Another Twist in the Textron Tax-Accrual Workpapers Case

Tax Controversy Alert

As we previously reported in these pages (Textron Appeal - a Significant, but Incomplete, Taxpayer Victory, 1/22/09), the First Circuit in January affirmed the trial court’s ruling that Textron’s tax accrual workpapers qualified for work product protection. Therefore, the court held, Textron could resist an IRS summons for those workpapers pending the outcome of a waiver issue to be resolved by the trial court on remand. The decision was 2-1, over a strong dissent by former Chief Judge Boudin, in which he argued that the panel’s decision conflicted with existing First Circuit precedent and hence could properly be issued only by the court sitting en banc.

On March 25, 2009, the First Circuit granted the government’s petition for rehearing en banc by a majority vote of all judges in active service. Its order invites the parties and the amici curiae to file supplemental briefs by April 22 and schedules oral argument before the full court for June 2. Presumably, the reason for allowing supplemental briefs is to give the parties an opportunity to address specifically the points made in the majority and dissenting opinions issued by the panel. In accordance with the First Circuit’s usual procedures, the order granting rehearing en banc has the effect of vacating the panel decision, but the points made in those opinions will still play a big role in the en banc court’s consideration.

The en banc review is likely to focus on the correctness of Judge Boudin’s contention that “tax-accrual workpapers are not protected because they are prepared for reasons independent of the need to prepare for or conduct litigation” -- notwithstanding that the workpapers address the probable outcome of litigation and it is the prospect of litigation that creates the need for the workpapers in the first place. By contrast, the panel majority ruled that work product protection applies to dual purpose documents like the workpapers, where “the business purpose derives from and is inextricably related to anticipating litigation.”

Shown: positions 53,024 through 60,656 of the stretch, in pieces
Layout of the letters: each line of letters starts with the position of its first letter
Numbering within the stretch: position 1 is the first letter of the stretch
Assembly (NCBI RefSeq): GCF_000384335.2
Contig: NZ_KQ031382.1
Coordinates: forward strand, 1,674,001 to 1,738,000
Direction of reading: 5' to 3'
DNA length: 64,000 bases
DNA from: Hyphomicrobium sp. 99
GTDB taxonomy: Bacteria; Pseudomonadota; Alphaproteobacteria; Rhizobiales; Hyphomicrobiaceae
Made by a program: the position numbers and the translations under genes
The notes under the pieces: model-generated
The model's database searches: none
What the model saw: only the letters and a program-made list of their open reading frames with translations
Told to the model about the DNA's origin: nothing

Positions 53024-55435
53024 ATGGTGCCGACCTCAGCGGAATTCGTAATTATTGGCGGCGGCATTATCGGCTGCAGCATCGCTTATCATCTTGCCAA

The First Circuit is far and away the smallest of the regional circuits, with only five active judges. Those five include Judge Torruella, who wrote the majority opinion for the panel, and Judge Boudin, who wrote the dissent. (The third judge on the original panel was Judge Schwarzer, a visiting district judge from California, and pursuant to First Circuit rules he does not participate in the en banc proceedings.) Assuming that Judge Torruella did not vote to have his own opinion vacated, that means that at least two of the three judges not previously involved in the case voted for rehearing.

Rehearing en banc is relatively rare, and judges usually do not vote for it unless they have some qualms about the panel’s decision. For Textron to prevail, it will have to convince at least one of the judges who voted for rehearing that the panel was correct in affirming the trial court. Thus, the First Circuit’s decision to revisit its earlier ruling is an unfavorable development for Textron. Still, the outcome of the en banc review is not a foregone conclusion. The First Circuit granted rehearing without even asking Textron to file a response to the government’s rehearing petition. That may suggest that the judges did not get deeply involved in considering the merits of the case. Instead, they perhaps voted for rehearing mostly because they were persuaded by Judge Boudin’s dissent that en banc consideration was necessary to resolve an important dispute over the meaning of the First Circuit’s earlier decision in Maine v. U.S. Dep’t of the Interior, 298 F.3d 60 (1st Cir. 2002). If so, they may still be open to concluding that the interpretation of the work product protection set forth by Judge Torruella in the panel opinion should prevail over Judge Boudin’s narrower view.

Please consult either of the following individuals for assistance with the issues discussed in the Alert:

Kevin Kenworthy,, 202-626-5848

Alan Horowitz,, 202-6265839

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